By Lee J. Alston
By Joseph P. Ferrie
Publisher: Cambridge University Press
Print Publication Year:1999
Online Publication Date:May 2010
Combining insights from economics, political science, and history, Professors Alston and Ferrie show how the timing and extent of the growth of the American welfare state from the Civil War until the mid-1960s was influenced by the Southern agricultural elite. Before the mechanization of Southern agriculture, the rural landed interests had an economic incentive to keep labor cheap and dependent. They accomplished this through their disproportionate political power at the local, state, and national level, which enabled them to maintain a discriminatory legal environment and prevent federal interference in labor relations.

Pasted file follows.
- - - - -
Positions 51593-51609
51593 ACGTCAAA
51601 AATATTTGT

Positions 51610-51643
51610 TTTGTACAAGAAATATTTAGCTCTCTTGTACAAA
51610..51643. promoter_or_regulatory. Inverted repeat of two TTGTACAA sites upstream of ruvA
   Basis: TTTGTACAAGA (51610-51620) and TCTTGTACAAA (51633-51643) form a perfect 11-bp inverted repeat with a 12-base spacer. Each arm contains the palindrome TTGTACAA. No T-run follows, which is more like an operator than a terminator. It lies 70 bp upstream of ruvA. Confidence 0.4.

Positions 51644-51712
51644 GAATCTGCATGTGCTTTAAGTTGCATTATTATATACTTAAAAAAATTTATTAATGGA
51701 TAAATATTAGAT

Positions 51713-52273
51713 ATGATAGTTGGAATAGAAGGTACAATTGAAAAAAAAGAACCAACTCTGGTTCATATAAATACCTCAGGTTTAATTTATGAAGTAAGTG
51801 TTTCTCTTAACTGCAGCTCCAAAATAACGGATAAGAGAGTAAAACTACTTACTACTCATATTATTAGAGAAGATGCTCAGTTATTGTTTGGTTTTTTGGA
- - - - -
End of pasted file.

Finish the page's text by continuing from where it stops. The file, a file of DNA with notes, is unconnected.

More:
No references available.